2013 Birdathon Results

2013 Birdathon Species List

2013 Birdathon Team Results

Birdathon 2013 Raises Over $5,000

The Region 5 Birdathon held on May 18th raised a total of $5,459, with 32 teams and 67 members taking part. Funds were received from 118 sponsors of 22 teams.

The Marsh Madness team took top honors in the fundraising category with an impressive $1,222 in donations—the second-highest team total ever. They have been dedicated supporters of OAS, and this year they set a new personal best for an incredible eight years in a row.

King David’s Heron raised a total of $836 to take second place. They, too, have been great fundraisers and hold the current record for single-year sponsorship.

The ever-dependable Blackburnians were our third “super-team,” with supporters donating $500. Like Marsh Madness and King David’s Heron, the Blackburnians have been top-tier fundraisers year after year.

A Strange Tern of Events completed the top four. This Baltimore Woods team edged out the West Wings with $432 in receipts.

Thanks to everyone who participated in or donated to this unique fundraising effort!
Ken and Rose Burdick
Birdathon Coordinators

2013 Birdathon Results

This year’s participants enjoyed another great day of birding on the 55th annual “Big Run” Birdathon. The total species count for all teams combined was 199 this year – a tie with 1996 for 3rd best ever. The individual teams also did very well, with many bagging personal best counts. One sign of abundance, the team average for water birds plus shorebirds, was nine, the highest in the last six years. Another sign was the rather short list of the “easy” species that were missed. On that list were Ring-necked Pheasant, Black-crowned Night-Heron, Acadian Flycatcher, Philadelphia Vireo, Fish Crow and Prothonotary Warbler.

Participation was back up to 2011 levels with 32 teams and 67 members. Most teams are well established regulars, but we also had one all-new team join (June Cowles, Eileen Kampf and Ann Chadderdon) and two previous teams return to the fray (Car-Guys and Bubble Dudes). We especially want to recognize Maryanne Adams & Ken Hodgson and Wayne Fidler for enlisting new, enthusiastic young birders – Sabrina Winslow and Mark Magistro – on their teams.

The weather during May was a near perfect setup for the event. Nocturnal migration during the preceding 15 days was totally blocked or very weak up until Wednesday the 15th. That morning had the possibility of a morning fall-out west of Oswego; and a moderate flight later that night. The passing band of showers can be seen on this sequence at:


From reports of several teams, the Cayuga County shoreline of Lake Ontario was a very good place to be on Birdathon day. Perhaps this was related to the weather on the 15th. Then, on Friday night, the skies were wide open and were filled with birds. The radar animation for Birdathon eve can be viewed at:
The day of the event was pleasant and clear with some moderate winds later in the morning.

In the competitive area, there was a bit of a surprise this year. Joe Brin teamed up with Andrew VanNorstrand and Drew Weber, taking the “Most Birds” category by storm. Their eye-popping total of 158 topped the previous record of 152 set by the Woodcocks in 2009. Looking forward, this is a daunting sum to beat, but we see no sign of an end to the upward trend in the historical data. Second place was taken by the Woodcocks (Bill Purcell, Kevin McGann & Chris Spagnoli) at 149, and third place went to We See Gulls (Wayne Fidler, Mary Magistro & Mark Magistro) with 130. Fourth place was a tie between A Strange Tern of Events from Baltimore Woods (Jason Mauro, Tom Meier, Becky Lynch & Jonathan Kresge) and Wandering Ataloss (Brenda Best & Matt Voelker) at 121. Also, Gerry Smith had an impressive 127 species from Jefferson County, outside of the competition boundary.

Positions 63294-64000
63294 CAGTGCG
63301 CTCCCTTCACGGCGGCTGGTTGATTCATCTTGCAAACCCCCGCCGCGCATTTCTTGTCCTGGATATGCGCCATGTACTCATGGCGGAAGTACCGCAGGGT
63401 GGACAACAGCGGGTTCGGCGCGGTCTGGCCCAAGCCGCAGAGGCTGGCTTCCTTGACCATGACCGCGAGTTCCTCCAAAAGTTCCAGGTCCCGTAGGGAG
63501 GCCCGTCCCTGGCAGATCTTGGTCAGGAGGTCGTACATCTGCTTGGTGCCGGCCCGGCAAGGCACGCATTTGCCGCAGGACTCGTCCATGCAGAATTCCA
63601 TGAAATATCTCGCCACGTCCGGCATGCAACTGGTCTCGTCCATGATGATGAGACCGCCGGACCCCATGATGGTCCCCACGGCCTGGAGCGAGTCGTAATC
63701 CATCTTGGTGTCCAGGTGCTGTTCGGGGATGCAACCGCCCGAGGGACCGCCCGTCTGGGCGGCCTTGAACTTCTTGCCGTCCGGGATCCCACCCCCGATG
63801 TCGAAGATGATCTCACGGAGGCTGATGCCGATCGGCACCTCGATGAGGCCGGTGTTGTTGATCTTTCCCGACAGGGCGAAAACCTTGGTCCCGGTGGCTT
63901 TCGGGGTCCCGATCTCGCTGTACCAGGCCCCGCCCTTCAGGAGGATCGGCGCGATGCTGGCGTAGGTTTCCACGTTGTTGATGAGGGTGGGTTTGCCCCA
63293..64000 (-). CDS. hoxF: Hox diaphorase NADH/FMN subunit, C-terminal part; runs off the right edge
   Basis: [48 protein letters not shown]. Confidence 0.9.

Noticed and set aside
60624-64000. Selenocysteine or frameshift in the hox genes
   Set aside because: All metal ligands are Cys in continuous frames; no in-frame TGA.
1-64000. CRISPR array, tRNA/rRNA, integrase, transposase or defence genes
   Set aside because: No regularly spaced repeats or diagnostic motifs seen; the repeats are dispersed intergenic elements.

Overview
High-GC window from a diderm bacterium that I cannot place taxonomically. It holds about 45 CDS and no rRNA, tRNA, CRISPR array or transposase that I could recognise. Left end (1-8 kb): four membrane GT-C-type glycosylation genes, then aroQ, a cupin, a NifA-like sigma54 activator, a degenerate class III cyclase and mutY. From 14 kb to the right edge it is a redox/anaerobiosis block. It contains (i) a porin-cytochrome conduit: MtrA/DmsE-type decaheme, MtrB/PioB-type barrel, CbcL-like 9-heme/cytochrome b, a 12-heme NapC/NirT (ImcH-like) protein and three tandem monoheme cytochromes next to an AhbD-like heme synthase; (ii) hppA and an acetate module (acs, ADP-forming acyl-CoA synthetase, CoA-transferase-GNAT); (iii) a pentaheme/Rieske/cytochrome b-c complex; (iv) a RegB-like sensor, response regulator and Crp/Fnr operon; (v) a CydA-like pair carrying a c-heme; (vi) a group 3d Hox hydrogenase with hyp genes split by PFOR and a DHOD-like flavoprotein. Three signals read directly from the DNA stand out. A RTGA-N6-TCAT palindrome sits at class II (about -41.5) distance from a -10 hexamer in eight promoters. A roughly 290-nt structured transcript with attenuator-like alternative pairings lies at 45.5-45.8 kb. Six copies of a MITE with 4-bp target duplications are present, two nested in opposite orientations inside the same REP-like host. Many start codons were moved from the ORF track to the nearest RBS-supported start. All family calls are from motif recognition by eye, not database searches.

Looking at the historical data in more detail, the figure below shows the long-term results for all teams combined, and for the winning team. The top and bottom lines are visual fits to the peaks. The line through the center of each series is a straight line least-squares fit. The straight line makes for a quick analysis, but it is admittedly a poor model for the data. The trend is still clearly up; the increase on the center line is 0.8 species per year and the top lines is about 0.6 species per year.
This raises more questions than answers. In 2020, will the winning team really need to make 156 just for a chance to win? And, what is causing the upward trend? More teams? A more diverse species mix? Better equipment? Better birders with more knowledge about the area? Climate change?

For “Most Birds / Least Miles”, as customary, Dave Nash took it away with a very good 98 species in the Clay Marsh area. The numbers of Singles (15) and Doubles (16), seen only by only one or two teams, was above average. These included some great candidates for “Best Bird”, including What Was That?’s Sandhill Crane, Woodcocks’ Clay-colored Sparrow, Wandering Ataloss’ Evening Grosbeak, and Bushwhacking Fool’s Rusty Blackbird. These were bested by Faith & Joel Baker’s vagrant Scissor-tailed Flycatcher at the cranberry farm in Williamstown for the award. This species is new to Birdathon and reports have been submitted to NYSARC for review.

We are now 99.44% pure on the final fundraising number. With the books on Birdathon nearly closed, the total for this year stands at $5,218. Many thanks again to all who joined in!

Ken & Rose Burdick
Birdathon Coordinators